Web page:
Wednesday, July 28, 2010


See you next week.

Wednesday, July 21, 2010

Hollywood Actors in New England Summer Stock 1950

Over on my Another Old Movie Blog tomorrow, we’ll be discussing the 1950 film “Summer Stock” with Judy Garland and Gene Kelly. Pretty much an overgrown “let’s put on a show” movie with grownups instead of kids, the simplistic plot paints a charming scene of what you can do with a New England barn besides keep cows in it.

Since enough New England summer stock companies began, or still play, in barns, summer theatre is sometimes called the Barn Circuit. Today, in conjunction with the movie “Summer Stock”, we’ll have a look at a couple of New England summer theatres, one of them started in a barn, that featured Hollywood actors in the summer season of 1950.

This information comes from two very interesting books, “The Cape Playhouse” by Marcia J. Monbleau, (Raymond Moore Foundation, Dennis, Mass., 1991), and from “The Ogunquit Playhouse: 75 Years” by Carole Lee Carroll, Bunny Hart, and Susan Day Meffert (Back Channel Press, Portsmouth, NH, 2007).

In the summer of 1950, Paulette Goddard appeared at the Cape Playhouse on Cape Cod, Massachusetts in “Caesar and Cleopatra.” The following show featured Shelley Winters in “Born Yesterday.” Later on that summer, Luise Rainer appeared in “Lady from the Sea”. Brian Aherne starred in “Dear Brutus.” Sylvia Sidney appeared in “Goodbye My Fancy.” The season concluded with Francis Lederer in “The Silver Whistle.”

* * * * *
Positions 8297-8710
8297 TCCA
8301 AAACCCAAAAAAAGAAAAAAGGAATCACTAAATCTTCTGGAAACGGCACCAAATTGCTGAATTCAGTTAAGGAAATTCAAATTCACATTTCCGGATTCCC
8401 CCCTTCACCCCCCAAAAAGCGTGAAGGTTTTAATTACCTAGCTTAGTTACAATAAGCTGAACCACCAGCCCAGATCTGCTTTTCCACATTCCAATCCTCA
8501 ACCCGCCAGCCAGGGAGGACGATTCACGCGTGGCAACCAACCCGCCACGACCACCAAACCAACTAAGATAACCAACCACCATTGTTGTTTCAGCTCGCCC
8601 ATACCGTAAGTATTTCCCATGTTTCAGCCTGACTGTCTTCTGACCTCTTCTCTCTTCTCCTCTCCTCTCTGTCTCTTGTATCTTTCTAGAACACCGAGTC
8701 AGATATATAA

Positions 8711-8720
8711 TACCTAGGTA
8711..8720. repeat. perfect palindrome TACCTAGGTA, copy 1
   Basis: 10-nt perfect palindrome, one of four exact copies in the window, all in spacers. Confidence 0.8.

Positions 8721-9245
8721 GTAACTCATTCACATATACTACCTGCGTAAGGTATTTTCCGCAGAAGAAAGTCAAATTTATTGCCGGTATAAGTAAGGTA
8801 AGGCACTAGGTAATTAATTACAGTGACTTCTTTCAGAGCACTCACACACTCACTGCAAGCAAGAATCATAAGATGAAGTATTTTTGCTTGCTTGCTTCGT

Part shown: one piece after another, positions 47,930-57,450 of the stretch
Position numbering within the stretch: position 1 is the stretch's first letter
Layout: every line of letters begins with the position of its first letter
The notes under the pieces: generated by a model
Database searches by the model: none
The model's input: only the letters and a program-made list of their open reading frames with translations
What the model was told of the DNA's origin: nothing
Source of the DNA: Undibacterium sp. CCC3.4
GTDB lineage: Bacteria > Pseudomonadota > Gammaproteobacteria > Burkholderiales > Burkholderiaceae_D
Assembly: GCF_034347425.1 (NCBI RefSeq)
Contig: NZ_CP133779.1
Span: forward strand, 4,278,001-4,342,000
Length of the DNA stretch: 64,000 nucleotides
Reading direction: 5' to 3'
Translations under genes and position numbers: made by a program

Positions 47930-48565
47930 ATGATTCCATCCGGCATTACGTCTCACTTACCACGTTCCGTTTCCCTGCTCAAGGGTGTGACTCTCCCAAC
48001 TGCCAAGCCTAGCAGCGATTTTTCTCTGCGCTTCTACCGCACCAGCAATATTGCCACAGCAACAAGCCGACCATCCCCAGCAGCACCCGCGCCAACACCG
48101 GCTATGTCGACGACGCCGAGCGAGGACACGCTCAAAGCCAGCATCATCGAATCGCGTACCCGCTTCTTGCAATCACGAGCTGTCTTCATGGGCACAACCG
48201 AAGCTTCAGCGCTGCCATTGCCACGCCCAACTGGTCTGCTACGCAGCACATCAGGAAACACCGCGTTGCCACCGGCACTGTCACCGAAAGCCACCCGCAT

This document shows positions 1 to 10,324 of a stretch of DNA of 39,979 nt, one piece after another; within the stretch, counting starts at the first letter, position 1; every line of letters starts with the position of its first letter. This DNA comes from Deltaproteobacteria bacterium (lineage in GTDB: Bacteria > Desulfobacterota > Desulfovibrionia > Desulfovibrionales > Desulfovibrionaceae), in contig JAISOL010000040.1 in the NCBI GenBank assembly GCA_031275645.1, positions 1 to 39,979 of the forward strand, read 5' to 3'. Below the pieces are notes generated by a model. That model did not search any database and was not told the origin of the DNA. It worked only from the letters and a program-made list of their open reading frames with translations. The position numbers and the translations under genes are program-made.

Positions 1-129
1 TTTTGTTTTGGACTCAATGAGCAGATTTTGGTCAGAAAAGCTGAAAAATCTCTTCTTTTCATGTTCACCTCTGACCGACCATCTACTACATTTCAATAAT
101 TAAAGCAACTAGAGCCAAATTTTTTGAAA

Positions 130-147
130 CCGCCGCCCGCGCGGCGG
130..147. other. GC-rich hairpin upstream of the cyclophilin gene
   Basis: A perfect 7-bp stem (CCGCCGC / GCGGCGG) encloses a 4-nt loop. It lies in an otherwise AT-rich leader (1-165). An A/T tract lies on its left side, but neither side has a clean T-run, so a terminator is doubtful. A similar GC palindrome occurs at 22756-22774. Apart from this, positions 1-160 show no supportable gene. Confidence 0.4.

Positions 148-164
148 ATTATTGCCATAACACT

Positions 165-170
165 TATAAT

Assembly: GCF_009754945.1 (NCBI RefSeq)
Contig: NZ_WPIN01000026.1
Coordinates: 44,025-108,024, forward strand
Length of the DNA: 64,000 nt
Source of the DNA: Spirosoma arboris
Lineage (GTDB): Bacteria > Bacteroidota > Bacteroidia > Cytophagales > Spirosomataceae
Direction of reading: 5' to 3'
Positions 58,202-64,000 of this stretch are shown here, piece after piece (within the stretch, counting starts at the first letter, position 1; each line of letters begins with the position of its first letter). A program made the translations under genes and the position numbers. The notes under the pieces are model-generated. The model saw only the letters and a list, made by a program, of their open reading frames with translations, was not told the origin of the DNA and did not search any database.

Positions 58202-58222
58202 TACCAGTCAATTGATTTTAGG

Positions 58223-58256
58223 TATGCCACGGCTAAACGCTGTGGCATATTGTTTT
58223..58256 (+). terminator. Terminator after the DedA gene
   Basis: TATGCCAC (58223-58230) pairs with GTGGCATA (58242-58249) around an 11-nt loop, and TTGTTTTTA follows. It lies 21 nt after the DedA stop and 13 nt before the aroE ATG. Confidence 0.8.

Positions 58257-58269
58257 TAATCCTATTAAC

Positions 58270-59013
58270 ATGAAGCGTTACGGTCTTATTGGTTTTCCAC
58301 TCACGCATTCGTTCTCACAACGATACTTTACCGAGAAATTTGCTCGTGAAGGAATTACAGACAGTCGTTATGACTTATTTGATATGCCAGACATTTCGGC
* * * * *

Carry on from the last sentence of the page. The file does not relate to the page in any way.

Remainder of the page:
Meanwhile, up in Ogunquit, Maine, among the Hollywood film colony appearing that summer was Stuart Erwin in “Harvey.” Leo G. Carroll starred in “Once an Actor.” Edward Everett Horton starred in “His French Wife.”

These and other plays that season also featured theatre veterans, some up and coming TV stars (like Imogene Coca), and many young apprentices to the acting craft.

Wednesday, July 14, 2010

Heat Wave on Stage in Ogunquit

Reminiscent of our recent heat wave, Ruth Gordon remarks on a week’s engagement in Ogunquit, Maine where she appeared in “Saturday’s Children” in July 1936.

From her autobiography, “My Side” (Harper & Row, NY, 1976):

Hottest July day on record, read the headline in the Portland paper. The matinee had been a boiler, ladies sweated, fanned, sweated. On stage, we sweated.

Ah, those simpler, more rugged days, or How Air Conditioning Has Changed Theatre.

Photographs of the signboard outside the playhouse taking in the 1960s, ‘70s and ‘80s plainly stating the theater is AIR CONDITIONED, under Elaine Cancilla starring in “Can Can”, and Michael Constantine ahd Lawrence Pressman staring in “A Walk in the Woods” and “Yes, There Were Giants” with Kitty Carlisle, John Raitt and Jo Sullivan. You can find these, and a marvelous historical retrospective, in the excellent book “The Ogunquit Playhouse: 75 Years” by Carole Lee Carroll, Bunny Hart, and Susan Day Meffert (Back Channel Press, Portsmouth, New Hampshire, 2007).

Ruth Gordon also appeared in this play at the Cape Playhouse in August 1935, see this previous blog post.

Wednesday, July 7, 2010

Off Topic - "Interfacing"

A brief plug for “Interfacing”, my short story, previously published in print and online magazines, is now available in e-book format from Smashwords.

It’s humor. It’s about communication. It’s about 2,000 words. It’s about 99 cents. If you don’t own an e-reader like Kindle or Nook, etc., you can still download it here and read it right off your computer. Here’s the blurb…

Susan, saved by her Heimlich maneuver-performing dog from death by choking, must remain silent until her infected throat heals. Shutting up has never been easy for her. Her job as a customer service supervisor, and her already strained marriage are on the line. Susan must learn to communicate before she goes crazy, or kills somebody, or both.